Cabaret refuses to rest on its laurels – proving long-running shows can be hotbeds for creativity 

A return trip to Cabaret sheds new light on the piece’s material 

Aimee Lou Wood in a scene from Cabaret Marc Brenner

Long-running shows are often seen as the antithesis of innovation – the same blocking and direction, reheated and re-purposed for different performers as producers are eager to please the casual West End theatregoers.

But innovation can continue well after a show opens. It was exciting, during the pandemic, watching the creative time behind Six playing with the show’s staging – altering the set of an award-winning piece, chopping and changing dialogue beats, costumes, lighting and more in order to fine-tune and refresh the experience.

The memory came to me as I watched Cabaret last week. A celebration of the new leads (Everybody’s Talking About Jamie’s John McCrea, Uncle Vanya and Sex Education’s Aimee Lou Wood and A Dead Body in Taos’ Nathan Ives-Moiba) the record-breaking revival hasn’t for a single second rested on its laurels and continues to adapt its staging – altering costumes, blocking and characterisation.

New textures shine out from Kander’s music, Ebb’s lyrics and Masteroff’s book. Ives-Moiba’s Cliff, normally benign and bewildered by Berlin’s extravagance, reads as older than Wood’s Sally, at times leering over her, using her pregnancy as a justification for commenting on and curtailing her behaviour. His decision towards the end of the piece, to try and take her away from Berlin, feels controlling, almost possessive. It makes Sally’s rebuttal during her climatic number “Cabaret” feel more personal – tied directly to the coercive behaviour of her bedmate.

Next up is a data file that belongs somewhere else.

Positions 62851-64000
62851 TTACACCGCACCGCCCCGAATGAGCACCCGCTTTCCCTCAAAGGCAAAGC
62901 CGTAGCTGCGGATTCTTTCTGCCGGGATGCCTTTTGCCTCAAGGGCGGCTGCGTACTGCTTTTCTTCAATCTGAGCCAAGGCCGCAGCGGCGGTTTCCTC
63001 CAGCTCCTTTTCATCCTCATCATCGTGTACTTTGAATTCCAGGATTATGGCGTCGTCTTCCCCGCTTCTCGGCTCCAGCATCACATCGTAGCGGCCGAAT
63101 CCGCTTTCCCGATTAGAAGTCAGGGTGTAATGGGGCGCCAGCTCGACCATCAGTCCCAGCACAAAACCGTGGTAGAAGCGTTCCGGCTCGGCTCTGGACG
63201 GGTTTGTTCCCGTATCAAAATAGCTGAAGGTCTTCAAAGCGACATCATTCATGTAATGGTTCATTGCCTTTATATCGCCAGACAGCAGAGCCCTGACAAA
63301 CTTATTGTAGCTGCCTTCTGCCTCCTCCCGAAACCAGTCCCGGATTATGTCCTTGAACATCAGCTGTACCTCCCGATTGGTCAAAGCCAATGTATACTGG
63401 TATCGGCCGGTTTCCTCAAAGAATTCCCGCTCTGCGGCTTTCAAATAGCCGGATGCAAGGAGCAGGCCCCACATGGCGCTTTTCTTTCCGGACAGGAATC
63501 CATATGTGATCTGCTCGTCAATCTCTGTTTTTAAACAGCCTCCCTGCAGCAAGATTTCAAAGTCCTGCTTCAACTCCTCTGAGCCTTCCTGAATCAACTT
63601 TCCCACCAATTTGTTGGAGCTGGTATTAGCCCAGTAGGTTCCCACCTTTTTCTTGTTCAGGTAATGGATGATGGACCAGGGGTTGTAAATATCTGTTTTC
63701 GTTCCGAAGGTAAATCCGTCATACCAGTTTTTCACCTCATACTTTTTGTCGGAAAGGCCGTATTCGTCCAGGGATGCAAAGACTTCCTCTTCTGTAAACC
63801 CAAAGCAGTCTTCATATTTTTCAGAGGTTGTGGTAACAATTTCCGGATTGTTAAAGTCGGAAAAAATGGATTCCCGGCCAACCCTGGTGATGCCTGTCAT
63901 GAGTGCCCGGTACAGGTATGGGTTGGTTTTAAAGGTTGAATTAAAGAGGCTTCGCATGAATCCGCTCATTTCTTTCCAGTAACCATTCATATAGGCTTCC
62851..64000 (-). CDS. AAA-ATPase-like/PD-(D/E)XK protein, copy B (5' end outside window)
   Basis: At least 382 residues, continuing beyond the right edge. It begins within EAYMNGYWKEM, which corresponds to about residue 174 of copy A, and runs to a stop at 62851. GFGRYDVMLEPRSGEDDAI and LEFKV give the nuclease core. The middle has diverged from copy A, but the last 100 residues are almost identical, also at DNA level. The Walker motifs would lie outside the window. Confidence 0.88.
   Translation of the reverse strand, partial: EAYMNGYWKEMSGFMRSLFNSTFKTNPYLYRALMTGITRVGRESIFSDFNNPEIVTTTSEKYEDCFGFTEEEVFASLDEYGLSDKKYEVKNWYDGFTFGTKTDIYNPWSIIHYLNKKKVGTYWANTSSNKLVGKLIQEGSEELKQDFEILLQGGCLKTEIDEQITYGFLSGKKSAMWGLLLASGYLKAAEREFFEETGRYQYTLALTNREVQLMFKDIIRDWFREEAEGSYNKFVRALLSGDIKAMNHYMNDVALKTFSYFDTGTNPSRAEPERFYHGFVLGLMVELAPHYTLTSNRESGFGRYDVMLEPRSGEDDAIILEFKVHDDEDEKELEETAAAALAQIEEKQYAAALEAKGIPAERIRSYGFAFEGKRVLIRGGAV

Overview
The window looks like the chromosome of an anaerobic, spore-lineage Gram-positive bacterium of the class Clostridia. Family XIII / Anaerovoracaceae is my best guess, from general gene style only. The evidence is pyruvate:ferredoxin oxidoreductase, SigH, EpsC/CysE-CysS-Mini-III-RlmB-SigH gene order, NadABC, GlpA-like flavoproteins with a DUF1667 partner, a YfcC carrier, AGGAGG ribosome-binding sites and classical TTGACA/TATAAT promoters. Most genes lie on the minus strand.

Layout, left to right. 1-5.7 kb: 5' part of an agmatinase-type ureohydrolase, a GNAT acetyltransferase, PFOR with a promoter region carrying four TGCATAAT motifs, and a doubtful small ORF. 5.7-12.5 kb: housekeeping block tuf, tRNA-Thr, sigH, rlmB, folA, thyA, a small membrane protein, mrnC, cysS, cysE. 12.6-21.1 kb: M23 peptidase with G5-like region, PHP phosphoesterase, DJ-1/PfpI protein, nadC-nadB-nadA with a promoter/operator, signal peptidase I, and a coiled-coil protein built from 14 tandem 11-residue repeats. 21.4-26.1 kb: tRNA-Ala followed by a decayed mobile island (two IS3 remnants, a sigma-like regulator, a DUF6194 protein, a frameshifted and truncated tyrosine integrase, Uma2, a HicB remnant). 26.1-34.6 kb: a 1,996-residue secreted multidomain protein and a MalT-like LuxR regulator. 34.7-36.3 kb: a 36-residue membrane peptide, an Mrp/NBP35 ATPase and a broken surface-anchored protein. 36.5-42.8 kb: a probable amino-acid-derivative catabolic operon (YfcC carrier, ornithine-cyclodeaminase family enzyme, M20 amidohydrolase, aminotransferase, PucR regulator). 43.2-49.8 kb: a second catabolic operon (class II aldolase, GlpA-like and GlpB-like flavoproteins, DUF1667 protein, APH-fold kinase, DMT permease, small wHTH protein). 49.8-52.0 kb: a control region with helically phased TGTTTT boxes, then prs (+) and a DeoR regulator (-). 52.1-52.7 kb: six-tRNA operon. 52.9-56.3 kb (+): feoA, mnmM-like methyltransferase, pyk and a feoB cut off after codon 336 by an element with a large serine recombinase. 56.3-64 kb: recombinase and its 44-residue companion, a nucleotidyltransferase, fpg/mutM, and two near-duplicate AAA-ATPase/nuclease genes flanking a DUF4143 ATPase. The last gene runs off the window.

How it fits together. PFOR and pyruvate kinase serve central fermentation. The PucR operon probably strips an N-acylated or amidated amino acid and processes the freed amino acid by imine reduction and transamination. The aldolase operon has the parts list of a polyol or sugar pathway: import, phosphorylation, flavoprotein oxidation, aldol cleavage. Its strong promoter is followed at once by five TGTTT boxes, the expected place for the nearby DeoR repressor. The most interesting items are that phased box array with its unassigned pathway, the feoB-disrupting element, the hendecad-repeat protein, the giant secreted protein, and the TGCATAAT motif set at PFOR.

Wood, for her part, carves out an entirely novel Sally Bowles – less sardonic or blasé than Jessie Buckley, she is heartbreakingly earnest during “Maybe This Time”, layering on a fresh suggestion of naïveté rather than cynicism. Instead of suggesting Sally is caught off-guard by Cliff’s offer of partnership, Wood injects a genuine sense of dedication and affection – it makes the show’s ending all the more tragic.

“Cabaret”, the number, has never been better – Wood clowning around with obliviousness in the face of oblivion. Delving into the ludicrousness of lines like “she was the happiest corpse I’d ever seen” – it’s a performance I won’t forget in a hurry.

Behind it all, McCrea’s Emcee feels spectral, less pout-y than the more antagonistic Redmayne – a wry and forlorn observer unable to prevent Germany’s descent into fascism. He also has a rollicking time during “Two Ladies”, which I swear gets more overtly licentious every time I see it (we truly don’t want to know where the Emcee gets his daily bread…).

Kudos must lie not only with the cast, but also associate director Jordan Fein, resident director Lauren Dickson, associate choreographer Kayla Lomas-Kirton and resident choreographer Alanna Kajdi, all working in tandem with the piece’s original director Rebecca Frecknall to add fresh twists and takes on a well-known classic.

Shows that commit not only to entertaining audiences, but also interrogating their creative output, are those that help keep the West End fresh, and keep punters coming back for more.